Tuesday, January 3, 2012

Asian Adventure: Day 6 and 7 Hitting the Trail

Annapurna Circuit Day 1
Bhulebule (860 m) to Ngadi (930 m)

We got up before dawn to start our journey towards the Annapurna region. We made our way to the local bus stand where we managed to locate a mini-bus (essentially a 15 passenger van) headed towards Bhulebule - the start of the Annapurna Circuit trek.  Mini-buses in Nepal do not operate on a schedule but only leave once they are full so we had to wait over an hour while they crammed the van full with other passengers and all of their trekking gear.

The bus finally left the bus depot around 7:30 AM, taking almost an hour just to clear the heavy traffic of the main ring road and leave the Kathmandu city limits. Immediately outside of Kathmandu the highway turned into a narrow two-lane road perilously perched over a raging river as it wound up and down the hillside. Traffic was surprisingly heavy and we had several near misses with our driver trying to pass on blind corners.  After several hours and a lunch break, we left the main highway in Dumre where we started up an even smaller, even windier, dirt road.

Fully loaded bus

Since we were travelling during the Diwali festival, we were constantly stopped by blockades where the local community groups would form a human-chain across the road and would sing, dance and beg for donations to support their community projects.  In some towns there would be as many as three roads blocks which made for extremely slow travelling!

Road block

We managed to complete the 150 km to Besisahar by 2:30 PM, 7 hours after we left Kathmandu or an average of 20 kilometers per hour! From Besisahar we hired a jeep to complete the final stretch to Bhulebule. Dave was quite excited to get the opportunity to ride in a Mahindra Bolero Camper, the Indian version of the Land Cruiser, but unfortunately had developed too bad of a migraine from the long bus ride to really enjoy it.

Mahindra Bolero Camper 

In Bhulebule (840 m), we registered at the ACAP (Annapurna Conservation Area Project) office and set out on the trail. The first steps in our twenty-day trek!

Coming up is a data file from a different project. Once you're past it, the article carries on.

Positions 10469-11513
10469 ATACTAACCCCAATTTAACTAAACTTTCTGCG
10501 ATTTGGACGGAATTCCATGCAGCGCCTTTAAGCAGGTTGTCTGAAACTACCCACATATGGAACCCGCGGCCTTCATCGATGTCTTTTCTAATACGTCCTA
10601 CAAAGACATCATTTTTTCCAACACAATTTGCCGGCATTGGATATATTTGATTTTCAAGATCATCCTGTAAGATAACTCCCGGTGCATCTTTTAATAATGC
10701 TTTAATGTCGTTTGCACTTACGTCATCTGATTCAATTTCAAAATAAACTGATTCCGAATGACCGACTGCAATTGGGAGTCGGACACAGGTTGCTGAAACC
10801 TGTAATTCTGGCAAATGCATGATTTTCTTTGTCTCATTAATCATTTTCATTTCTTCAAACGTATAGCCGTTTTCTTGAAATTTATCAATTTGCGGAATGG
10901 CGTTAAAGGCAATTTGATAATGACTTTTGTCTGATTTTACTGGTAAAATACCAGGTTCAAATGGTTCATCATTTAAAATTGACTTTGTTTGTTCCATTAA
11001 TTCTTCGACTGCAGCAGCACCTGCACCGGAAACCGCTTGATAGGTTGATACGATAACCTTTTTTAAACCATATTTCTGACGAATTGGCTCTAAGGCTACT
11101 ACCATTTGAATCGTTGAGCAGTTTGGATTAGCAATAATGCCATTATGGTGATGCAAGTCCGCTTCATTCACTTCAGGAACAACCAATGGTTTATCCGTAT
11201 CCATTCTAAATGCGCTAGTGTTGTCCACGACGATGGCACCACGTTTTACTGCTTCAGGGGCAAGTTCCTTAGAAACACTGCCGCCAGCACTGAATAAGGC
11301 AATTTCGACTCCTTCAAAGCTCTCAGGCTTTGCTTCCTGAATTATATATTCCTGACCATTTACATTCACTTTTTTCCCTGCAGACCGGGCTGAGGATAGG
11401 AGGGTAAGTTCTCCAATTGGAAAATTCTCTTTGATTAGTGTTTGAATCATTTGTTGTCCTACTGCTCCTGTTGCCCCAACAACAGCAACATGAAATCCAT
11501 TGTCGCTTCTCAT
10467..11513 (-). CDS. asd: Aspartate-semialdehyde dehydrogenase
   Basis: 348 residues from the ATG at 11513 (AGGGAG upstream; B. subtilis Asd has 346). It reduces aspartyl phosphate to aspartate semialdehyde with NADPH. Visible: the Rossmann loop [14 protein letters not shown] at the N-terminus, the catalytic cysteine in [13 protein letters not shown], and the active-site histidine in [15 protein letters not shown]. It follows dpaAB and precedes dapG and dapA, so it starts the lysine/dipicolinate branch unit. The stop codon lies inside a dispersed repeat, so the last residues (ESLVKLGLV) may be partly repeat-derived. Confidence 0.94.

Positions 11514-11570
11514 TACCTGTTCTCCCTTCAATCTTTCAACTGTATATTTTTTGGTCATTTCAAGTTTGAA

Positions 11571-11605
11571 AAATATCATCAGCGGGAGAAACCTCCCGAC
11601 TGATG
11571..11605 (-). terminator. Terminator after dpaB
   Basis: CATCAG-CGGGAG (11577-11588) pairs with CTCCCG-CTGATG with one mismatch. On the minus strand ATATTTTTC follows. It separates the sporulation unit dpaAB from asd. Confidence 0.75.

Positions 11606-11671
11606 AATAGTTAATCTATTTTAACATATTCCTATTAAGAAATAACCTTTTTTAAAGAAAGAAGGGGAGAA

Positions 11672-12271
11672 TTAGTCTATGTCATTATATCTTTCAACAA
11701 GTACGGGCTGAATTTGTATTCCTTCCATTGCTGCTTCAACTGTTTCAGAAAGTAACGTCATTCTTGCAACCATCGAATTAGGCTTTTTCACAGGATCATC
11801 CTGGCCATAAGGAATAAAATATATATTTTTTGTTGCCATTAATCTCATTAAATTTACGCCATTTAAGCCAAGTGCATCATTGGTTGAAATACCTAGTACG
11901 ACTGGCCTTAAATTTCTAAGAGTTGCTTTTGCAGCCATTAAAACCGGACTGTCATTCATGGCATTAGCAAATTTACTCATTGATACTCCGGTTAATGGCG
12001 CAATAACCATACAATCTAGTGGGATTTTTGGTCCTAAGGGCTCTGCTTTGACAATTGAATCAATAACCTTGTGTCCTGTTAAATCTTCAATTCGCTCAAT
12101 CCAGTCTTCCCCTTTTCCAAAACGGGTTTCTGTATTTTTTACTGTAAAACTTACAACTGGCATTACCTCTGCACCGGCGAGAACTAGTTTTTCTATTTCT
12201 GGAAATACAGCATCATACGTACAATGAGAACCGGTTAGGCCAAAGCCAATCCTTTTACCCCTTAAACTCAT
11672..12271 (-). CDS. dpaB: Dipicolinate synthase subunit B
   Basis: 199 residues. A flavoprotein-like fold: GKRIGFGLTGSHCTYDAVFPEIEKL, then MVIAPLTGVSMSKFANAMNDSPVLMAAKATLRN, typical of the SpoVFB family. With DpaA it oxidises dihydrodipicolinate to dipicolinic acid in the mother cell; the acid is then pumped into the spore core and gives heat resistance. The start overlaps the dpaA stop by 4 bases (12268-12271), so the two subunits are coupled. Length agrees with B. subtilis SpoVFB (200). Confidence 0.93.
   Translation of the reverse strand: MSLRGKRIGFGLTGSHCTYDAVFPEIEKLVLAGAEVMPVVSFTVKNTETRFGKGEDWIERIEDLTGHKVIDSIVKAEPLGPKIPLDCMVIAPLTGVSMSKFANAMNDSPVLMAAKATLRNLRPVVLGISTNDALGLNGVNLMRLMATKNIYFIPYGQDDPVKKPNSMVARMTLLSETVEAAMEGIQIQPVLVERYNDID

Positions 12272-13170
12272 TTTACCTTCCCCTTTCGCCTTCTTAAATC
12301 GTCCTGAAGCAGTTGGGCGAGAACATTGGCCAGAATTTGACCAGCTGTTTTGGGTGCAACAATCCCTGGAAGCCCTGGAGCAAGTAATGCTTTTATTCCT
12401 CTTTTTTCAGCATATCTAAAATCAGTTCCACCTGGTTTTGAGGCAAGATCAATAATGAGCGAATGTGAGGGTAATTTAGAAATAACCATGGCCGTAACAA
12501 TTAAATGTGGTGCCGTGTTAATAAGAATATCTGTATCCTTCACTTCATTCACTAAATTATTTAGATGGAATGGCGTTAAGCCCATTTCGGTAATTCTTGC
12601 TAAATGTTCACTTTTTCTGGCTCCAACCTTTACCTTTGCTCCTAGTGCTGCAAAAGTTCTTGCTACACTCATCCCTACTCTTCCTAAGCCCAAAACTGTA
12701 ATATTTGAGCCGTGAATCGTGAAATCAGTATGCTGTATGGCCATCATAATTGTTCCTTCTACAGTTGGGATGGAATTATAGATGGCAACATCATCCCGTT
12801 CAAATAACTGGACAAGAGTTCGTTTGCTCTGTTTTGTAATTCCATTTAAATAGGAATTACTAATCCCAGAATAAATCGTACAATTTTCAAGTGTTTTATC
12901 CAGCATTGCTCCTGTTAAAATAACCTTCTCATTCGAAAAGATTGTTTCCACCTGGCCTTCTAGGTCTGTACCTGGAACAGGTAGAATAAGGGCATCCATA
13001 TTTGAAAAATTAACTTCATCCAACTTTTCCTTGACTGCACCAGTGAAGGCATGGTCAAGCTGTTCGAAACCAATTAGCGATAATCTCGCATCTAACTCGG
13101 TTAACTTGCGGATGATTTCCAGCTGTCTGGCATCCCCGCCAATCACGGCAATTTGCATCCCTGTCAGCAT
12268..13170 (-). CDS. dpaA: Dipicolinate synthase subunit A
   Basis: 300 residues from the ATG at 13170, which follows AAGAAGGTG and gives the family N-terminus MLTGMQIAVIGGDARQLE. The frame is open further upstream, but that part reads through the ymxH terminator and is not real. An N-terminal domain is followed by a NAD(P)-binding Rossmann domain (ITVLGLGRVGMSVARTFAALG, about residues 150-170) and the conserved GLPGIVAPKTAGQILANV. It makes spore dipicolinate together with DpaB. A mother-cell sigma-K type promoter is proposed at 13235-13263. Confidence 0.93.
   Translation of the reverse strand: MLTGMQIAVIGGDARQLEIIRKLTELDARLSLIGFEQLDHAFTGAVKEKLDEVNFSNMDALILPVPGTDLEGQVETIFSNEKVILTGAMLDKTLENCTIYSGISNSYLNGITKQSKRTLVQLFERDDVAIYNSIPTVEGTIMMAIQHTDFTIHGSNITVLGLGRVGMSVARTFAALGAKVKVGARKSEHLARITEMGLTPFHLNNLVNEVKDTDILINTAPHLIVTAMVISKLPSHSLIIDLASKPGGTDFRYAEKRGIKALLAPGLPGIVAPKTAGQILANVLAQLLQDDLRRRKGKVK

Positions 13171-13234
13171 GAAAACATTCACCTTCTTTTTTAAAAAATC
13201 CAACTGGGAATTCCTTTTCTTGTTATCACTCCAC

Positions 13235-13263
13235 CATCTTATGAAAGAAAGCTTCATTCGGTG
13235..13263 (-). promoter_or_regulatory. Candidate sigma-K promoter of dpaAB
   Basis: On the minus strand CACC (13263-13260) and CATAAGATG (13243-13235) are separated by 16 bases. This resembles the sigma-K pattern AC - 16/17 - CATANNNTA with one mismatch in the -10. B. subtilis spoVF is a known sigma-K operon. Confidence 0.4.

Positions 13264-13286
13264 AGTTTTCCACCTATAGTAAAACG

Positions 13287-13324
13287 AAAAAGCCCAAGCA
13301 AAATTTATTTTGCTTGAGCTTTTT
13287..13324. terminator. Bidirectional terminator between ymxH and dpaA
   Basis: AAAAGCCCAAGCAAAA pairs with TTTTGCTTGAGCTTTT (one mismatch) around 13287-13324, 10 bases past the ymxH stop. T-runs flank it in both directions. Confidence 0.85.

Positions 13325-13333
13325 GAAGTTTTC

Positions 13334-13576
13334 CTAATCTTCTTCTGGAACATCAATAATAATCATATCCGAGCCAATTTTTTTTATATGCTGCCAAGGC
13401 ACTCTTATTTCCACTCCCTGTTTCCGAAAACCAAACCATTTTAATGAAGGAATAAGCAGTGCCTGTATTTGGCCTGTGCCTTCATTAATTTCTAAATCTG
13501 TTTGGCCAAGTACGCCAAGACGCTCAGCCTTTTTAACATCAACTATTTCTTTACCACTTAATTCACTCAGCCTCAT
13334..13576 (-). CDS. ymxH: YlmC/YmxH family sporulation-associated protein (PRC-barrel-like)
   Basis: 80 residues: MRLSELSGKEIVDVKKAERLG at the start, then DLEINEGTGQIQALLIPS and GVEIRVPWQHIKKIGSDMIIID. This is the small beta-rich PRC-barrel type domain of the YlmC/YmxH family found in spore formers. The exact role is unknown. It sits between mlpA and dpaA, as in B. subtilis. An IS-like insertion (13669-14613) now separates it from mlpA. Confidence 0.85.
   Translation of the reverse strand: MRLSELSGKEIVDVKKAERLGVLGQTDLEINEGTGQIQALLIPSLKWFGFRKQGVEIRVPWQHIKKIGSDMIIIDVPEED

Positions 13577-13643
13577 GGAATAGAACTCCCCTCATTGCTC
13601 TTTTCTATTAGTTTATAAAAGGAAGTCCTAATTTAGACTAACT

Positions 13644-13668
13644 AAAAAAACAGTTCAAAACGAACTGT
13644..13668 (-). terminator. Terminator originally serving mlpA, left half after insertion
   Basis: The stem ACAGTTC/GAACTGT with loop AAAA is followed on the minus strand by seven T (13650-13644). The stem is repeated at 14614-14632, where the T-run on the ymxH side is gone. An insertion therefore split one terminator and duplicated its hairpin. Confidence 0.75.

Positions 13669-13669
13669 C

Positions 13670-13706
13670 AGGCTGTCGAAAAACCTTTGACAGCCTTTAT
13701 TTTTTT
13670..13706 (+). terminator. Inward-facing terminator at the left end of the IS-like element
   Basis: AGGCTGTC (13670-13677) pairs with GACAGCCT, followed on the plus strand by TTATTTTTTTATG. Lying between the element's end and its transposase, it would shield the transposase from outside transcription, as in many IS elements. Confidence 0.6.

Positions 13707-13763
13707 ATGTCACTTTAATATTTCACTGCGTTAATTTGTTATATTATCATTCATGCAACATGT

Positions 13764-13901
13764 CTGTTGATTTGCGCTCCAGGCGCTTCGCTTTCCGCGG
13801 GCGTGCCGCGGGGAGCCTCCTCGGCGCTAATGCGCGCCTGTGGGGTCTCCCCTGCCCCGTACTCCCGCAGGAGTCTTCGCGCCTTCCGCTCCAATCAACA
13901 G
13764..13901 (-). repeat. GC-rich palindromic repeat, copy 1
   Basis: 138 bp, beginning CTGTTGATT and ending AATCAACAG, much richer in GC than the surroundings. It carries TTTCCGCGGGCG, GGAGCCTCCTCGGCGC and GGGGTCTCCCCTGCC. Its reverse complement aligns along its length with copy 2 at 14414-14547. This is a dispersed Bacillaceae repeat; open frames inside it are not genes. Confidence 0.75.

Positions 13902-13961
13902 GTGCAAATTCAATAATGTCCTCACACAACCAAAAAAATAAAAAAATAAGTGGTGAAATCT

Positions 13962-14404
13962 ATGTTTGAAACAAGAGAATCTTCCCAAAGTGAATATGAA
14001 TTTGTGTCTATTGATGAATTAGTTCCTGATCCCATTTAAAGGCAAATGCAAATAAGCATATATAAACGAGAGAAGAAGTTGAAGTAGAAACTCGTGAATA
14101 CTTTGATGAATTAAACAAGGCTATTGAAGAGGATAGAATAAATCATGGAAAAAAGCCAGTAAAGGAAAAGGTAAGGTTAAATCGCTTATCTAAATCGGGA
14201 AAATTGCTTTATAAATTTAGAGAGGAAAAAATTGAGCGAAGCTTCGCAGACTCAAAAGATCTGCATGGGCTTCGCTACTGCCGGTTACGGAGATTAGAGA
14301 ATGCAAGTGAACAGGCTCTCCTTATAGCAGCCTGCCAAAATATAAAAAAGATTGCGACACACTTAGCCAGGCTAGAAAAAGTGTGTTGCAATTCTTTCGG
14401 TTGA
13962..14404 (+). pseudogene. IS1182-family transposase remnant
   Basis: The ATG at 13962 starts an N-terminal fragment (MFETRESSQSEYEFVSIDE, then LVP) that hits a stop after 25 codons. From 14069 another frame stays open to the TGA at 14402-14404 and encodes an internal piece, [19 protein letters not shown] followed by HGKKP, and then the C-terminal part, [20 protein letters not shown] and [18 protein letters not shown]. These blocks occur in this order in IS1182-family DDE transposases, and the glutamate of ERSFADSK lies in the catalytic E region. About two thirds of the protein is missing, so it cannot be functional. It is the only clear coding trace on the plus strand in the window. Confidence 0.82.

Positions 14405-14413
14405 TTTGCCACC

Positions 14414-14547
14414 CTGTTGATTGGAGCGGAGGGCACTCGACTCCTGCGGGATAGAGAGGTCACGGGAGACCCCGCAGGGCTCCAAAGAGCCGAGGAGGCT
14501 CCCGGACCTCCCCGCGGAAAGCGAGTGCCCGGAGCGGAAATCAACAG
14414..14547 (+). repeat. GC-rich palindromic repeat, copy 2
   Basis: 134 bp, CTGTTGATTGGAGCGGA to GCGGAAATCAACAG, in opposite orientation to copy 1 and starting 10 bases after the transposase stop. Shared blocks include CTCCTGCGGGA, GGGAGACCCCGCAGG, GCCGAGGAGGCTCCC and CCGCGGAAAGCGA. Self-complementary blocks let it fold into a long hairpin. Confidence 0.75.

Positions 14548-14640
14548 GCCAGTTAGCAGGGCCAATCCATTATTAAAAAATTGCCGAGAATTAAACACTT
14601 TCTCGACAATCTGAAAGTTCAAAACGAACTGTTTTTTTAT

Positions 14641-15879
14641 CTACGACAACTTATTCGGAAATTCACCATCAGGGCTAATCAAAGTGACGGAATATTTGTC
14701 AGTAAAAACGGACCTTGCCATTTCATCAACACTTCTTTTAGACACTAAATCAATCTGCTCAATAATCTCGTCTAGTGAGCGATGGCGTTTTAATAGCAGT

Setting off across the suspension bridge in Bhulebule

We walked about an hour through the tropical valley bottom. On each side of us were tall hills covered in lush green rain forest, towering waterfalls and endless yellow rice paddy terraces.

Rice paddies
Drying corn for winter
Rice crop
Bamboo swing

We stopped for the night in the town of Ngadi (930 m) at the Hotel Superview – were we did in fact get our first glimpses of the Himalayan mountains beyond before the sun set.  We also enjoyed our first (cold) solar-heated showers and our first taste of dal bhat – the Nepali staple of rice with lentils and vegetables.

Hotel Superview

The evening entrainment was provided by a group of local kids performing folk songs and dances in honour of the Diwali festival. Once they exhausted their repetiore of folk songs they began to show off their break dancing skills – complete with handsprings! – to pop songs off of one of the guides cellphones.

Local children practicing folk dances

Annapurna Circuit Day 2
Ngadi (930 m) to Chamje (1410 m)

The next morning, despite Dave’s best attempts to sleep in and have a leisurly morning, we were wide awake by 5:30 AM and on the trail by 8:00 AM.

We had ended up sharing the bus ride from Kathmandu with Alberto, an Italian chef currently living in Vietnam. Alberto's guide happened to be friends with our guide so we inevitably ended up hiking together.

The trail continued along the valley bottom, criss-crossing the river and alternating between glowing yellow rice crops and tiny stone villages painted with bright blue and red. Soon the trail climbed out of the valley bottom up the terraced hillside.

Colour homes

Bamboo bridge
Terraced hillside
Storing corn for winter
Baby goat
Water buffalo
Canna lilies

We stopped for a mid-morning rest in Lili Bhir, where we were able to treat ourselves to fresh squeezed orange juice, and then for lunch in Ghermu where we enjoyed potato curry.

Fresh squeezed orange juice

Unfortunately shortly after Ghermu the trail crossed the valley to join the road. Walking along the steep gravel road in the 30 C heat was not enjoyable but thankfully the only “traffic” was trains of mules loaded with grains, salt, fuel, and trekking supplies. Quickly we learnt one of the important life lessons in Nepal - always pass the mules and horses on the inside of the trail or risk being pushed over the edge of the cliff!


After Syange (1080 m) the road entered a narrow gorge and climbed passed the town of Jagat where we were finally able to leave the road and follow the “old trail” through the heavily jungled hillside on to Chamje.

Vertical valley walls near Jagat
Jungle trail

In Chamje (1410 m) we stopped for the night at the Natural View Guesthouse with its stunning view of a towering waterfall and steep rock face on the Marsyangi gorge. This tea house was quite a luxurious with a boiling hot gas shower.

Natural View Guesthouse
Chatting with Alberto

For dinner, we again had dal bhat but Dave was quite excited to be able to get chicken with his dal bhat after watching the tea house owners butcher a fresh bird. Once again the evening entertainment was provided by local children performing folk songs and dances.

Folk singers

With sun set before 6:00 PM and no electricity, we were learning that "night life" is pretty much non-existent in the remote regions of Nepal and we were sound asleep by 8:00 PM.

Cosy accommodation

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